Thursday, December 01, 2016

Climate record reveals cruelty of an unusually cold decade in 15th century

What was the climate of the Europe's Low Countries -- modern-day Belgium, northern France, Luxembourg and the Netherlands -- during the 15th century? That's what historian Chantal Camenisch was trying to find out when she happened upon evidence of cruel cold spell.

"I realized that there was something extraordinary going on regarding the climate during the 1430s," Camenisch, a postdoctoral researcher at the University of Bern in Switzerland, said in a news release.

She found historical records of icy wine, frozen rivers and lakes, unusually late frosts and ruined crops. Winters went long, often into April, while summers were moderate and brief. Seed stocks were damaged, growing seasons shortened.

"For the people, it meant that they were suffering from hunger, they were sick and many of them died," said Camenisch.

Camenisch recruited a team of researchers for further analysis. Evidence from tree rings, ice cores and lake sediments corroborated the historical record -- the 1430s were unusually cold.

"The reconstructions show that the climatic conditions during the 1430s were very special," said Kathrin Keller, a climate modeler at the Oeschger Centre for Climate Change Research in Bern. "With its very cold winters and normal to warm summers, this decade is a one of a kind in the 400 years of data we were investigating, from 1300 to 1700 CE."

The researchers don't yet have an explanation for the decade-long cold spell.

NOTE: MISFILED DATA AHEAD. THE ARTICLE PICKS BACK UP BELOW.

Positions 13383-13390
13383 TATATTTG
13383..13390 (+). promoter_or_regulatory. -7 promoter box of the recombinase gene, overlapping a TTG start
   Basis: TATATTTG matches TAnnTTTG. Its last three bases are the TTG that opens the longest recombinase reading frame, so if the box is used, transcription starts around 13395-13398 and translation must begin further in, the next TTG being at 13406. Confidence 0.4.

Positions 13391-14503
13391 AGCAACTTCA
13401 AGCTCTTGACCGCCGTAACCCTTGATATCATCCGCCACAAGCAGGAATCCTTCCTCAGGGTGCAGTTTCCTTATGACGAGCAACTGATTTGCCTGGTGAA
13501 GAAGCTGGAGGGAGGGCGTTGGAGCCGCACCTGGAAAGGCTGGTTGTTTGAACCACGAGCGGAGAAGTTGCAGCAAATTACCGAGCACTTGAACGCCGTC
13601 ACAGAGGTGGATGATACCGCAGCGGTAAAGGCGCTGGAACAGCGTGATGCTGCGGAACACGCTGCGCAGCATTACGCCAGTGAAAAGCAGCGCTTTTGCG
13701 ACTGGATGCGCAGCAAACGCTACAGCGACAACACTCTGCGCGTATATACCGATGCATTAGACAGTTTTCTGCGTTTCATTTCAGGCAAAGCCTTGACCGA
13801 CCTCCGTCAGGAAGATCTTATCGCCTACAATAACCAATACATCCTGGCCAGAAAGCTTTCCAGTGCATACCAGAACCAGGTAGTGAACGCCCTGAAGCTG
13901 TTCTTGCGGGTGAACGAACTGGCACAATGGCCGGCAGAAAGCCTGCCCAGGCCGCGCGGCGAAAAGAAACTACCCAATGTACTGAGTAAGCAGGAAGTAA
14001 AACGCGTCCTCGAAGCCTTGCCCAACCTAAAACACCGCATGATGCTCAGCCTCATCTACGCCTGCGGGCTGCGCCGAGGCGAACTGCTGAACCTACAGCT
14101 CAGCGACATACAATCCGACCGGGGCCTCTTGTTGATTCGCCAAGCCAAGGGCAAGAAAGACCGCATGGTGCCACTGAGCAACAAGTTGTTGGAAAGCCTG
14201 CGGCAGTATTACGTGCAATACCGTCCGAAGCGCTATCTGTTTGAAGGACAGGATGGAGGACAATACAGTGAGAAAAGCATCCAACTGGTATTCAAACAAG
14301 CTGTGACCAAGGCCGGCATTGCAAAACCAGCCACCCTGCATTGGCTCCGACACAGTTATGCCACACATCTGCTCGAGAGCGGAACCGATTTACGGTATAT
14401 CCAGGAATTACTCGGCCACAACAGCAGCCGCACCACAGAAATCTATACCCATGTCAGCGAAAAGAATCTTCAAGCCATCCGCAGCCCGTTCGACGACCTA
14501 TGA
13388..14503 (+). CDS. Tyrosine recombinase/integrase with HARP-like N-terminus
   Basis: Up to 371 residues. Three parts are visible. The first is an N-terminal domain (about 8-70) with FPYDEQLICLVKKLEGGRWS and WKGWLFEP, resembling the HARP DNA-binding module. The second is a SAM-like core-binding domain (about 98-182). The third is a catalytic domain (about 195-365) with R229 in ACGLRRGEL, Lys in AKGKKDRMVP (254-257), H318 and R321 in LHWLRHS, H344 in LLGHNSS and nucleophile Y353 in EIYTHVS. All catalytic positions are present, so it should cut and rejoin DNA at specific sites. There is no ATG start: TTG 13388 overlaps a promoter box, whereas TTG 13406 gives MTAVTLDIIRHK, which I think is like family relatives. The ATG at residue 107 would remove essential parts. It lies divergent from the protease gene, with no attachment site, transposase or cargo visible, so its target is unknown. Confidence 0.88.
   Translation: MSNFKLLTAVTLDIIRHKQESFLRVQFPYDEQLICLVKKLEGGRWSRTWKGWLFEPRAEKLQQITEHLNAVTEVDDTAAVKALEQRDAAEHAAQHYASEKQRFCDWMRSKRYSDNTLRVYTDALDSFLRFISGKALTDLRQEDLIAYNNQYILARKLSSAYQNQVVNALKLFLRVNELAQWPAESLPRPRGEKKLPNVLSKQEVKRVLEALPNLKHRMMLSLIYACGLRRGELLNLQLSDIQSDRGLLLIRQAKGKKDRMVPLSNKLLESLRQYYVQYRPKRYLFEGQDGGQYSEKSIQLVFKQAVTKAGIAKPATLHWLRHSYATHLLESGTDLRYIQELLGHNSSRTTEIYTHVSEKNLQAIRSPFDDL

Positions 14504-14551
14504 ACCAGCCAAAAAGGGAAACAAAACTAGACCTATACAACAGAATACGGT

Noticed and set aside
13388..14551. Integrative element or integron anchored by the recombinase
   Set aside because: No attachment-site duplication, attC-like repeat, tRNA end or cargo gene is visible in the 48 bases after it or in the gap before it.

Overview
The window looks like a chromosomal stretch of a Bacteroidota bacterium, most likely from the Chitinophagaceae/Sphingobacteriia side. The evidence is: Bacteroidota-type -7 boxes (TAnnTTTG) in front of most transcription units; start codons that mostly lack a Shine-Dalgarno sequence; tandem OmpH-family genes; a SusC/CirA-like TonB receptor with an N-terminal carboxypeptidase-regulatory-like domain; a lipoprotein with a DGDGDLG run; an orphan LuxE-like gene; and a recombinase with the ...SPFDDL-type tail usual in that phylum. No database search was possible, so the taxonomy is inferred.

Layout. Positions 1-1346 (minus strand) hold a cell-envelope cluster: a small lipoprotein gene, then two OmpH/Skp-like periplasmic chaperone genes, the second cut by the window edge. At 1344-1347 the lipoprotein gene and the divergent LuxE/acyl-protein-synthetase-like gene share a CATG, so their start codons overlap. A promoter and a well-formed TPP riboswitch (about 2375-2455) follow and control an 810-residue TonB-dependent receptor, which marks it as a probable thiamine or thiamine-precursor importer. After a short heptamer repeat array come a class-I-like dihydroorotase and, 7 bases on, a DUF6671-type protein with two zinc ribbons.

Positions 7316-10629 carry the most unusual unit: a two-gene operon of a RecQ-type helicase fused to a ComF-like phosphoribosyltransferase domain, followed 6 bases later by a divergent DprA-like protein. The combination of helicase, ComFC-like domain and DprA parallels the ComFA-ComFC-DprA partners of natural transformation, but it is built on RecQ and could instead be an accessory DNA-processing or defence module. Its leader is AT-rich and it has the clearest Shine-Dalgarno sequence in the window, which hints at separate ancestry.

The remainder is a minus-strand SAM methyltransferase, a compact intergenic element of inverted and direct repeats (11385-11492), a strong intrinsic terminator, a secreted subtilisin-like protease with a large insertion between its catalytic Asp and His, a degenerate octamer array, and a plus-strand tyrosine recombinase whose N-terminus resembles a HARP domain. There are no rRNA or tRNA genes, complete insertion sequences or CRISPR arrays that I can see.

"Was the anomalous climate forced by external influences, such as volcanism or changes in solar activity, or was it simply the random result of natural variability inherent to the climate system?" Keller asked.

In their paper on the period -- published this week in the journal Climate of the Past -- researchers revealed the different ways communities responded to the difficult climate.

"Famine and epidemics led to an increase of the mortality rate," the authors wrote. "In the context of the crisis, minorities were blamed for harsh climatic conditions, rising food prices, famine and plague."

Larger, more diverse cities responded more constructively, but scientists say the episode is reminder of the necessity for preparedness. Though it's possible a similar period of cold could settle upon a normally temperate region, extreme heat and drought are more likely risks.

"Compared to the 15th century we live in a distinctly warmer world," Keller said. "As a consequence, we are affected by climate extremes in a different way -- cold extremes are less cold, hot extremes are even hotter."

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